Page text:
Certain factions of the liberty movement embrace the Liberationist Narrative – something she calls “the Walmart theory of sex” – which celebrates changes to family life for giving us greater choice and agency. “Under a no-fault legal regime, we are freer on the front end” of a divorce or paternity settlement, Morse writes. “But we are less free on the back end, as the State steps in to manage the consequences.” Divorce courts dictate the time and money parents spend on their children, the language spoken in the home, even such mundane decisions as a child’s prom dress. This degree of intrusion into an intact family would be “unthinkable.”
Family breakdown, whether through divorce or illegitimacy, strongly harms children and beckons the government to fill the void left by absent parents. “Increases in the likelihood of poverty, physical illness, mental illness, poor school performance, and crime have all been associated with being separated from a parent,” Morse writes. This elevated risk persists even in nations as committed to egalitarianism and progressive social values as Sweden. Such pathologies usher children into the welfare system where, once inside, a matrix of laws holds them in place. Medicaid, SNAP, TANF, and WIC eligibility guidelines disfavor marriage. The cost of family breakdown to the U.S. government alone totals an estimated $100 to $112 billion, Morse notes, adding that studies show the same phenomenon increases welfare spending in New Zealand, the UK, and Canada. “The ordinary tax-paying citizen faces a greater tax burden than otherwise would be the case as a direct result of what, by the Liberationist Narrative, is an increase in sexual freedom,” Morse writes.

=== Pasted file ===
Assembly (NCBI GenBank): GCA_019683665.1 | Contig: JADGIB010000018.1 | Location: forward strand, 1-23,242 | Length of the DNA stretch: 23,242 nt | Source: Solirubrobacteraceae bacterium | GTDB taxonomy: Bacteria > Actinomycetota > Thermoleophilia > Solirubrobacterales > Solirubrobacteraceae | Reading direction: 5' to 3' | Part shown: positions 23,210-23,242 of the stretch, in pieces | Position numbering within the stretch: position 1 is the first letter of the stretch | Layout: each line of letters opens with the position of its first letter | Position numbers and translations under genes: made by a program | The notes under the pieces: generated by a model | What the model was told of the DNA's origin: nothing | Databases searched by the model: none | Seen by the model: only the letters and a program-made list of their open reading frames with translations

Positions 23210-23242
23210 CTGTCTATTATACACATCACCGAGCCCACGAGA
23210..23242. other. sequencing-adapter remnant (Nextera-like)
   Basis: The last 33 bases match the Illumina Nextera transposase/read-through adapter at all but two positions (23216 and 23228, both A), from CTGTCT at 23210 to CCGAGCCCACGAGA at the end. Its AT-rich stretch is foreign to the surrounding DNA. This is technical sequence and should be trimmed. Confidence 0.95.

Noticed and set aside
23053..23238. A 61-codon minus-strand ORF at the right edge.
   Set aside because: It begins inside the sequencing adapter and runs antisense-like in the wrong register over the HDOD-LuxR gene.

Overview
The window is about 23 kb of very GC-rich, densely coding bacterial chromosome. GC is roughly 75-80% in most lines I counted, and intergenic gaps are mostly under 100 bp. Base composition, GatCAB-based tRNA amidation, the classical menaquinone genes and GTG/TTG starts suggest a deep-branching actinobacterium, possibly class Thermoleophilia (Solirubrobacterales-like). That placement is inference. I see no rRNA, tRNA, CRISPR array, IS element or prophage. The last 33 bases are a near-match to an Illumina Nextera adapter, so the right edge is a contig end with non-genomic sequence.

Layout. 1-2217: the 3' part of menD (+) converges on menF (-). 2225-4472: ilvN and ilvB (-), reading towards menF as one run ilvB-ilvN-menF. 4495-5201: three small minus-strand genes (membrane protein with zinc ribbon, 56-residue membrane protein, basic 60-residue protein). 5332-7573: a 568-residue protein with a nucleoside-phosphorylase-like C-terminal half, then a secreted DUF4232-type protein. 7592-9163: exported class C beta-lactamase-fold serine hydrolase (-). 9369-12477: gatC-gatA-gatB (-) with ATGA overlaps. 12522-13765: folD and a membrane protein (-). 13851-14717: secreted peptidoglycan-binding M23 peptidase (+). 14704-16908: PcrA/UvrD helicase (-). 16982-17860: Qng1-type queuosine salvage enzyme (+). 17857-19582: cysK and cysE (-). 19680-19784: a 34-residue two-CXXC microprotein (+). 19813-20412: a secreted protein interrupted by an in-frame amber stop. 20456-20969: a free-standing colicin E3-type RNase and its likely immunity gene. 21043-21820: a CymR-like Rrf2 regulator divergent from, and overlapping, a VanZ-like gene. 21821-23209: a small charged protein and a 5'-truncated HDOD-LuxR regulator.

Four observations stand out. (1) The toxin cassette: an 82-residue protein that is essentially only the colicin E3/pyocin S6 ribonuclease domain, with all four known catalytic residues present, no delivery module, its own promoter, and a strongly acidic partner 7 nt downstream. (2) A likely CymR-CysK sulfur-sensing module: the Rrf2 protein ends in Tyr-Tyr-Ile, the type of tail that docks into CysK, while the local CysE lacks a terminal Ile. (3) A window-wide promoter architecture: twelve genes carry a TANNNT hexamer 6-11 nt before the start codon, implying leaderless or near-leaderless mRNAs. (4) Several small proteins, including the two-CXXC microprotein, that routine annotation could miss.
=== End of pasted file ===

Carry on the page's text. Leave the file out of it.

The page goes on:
Similarly, gender ideology “creates a separation between children and their parents and inserts the State between them,” as the “State sets itself up as the public enforcer of their new identities.” In Minnesota, a school district facilitated a minor’s gender transition without parental notification. Laws now police the permissible use of pronouns.
“Civil libertarians, fiscal conservatives, and open-minded liberals should all be troubled by the actual results as opposed to the supposed benefits of this ‘freedom,’” Morse writes.
References to “class warfare” and “class analysis” may lead some reviewers to caricature the book as a rejection of a free society. Nothing could be further from the truth. Morse, who highlights her “affiliations with all three of the major schools of free market economics,” ascribes changed cultural mores to excusing the libidinous excesses of “the managerial elite”: the nexus of academics, lobbyists, government bureaucrats, thought leaders, and mass media sharing the same narrative. Yet she defines the term by noting: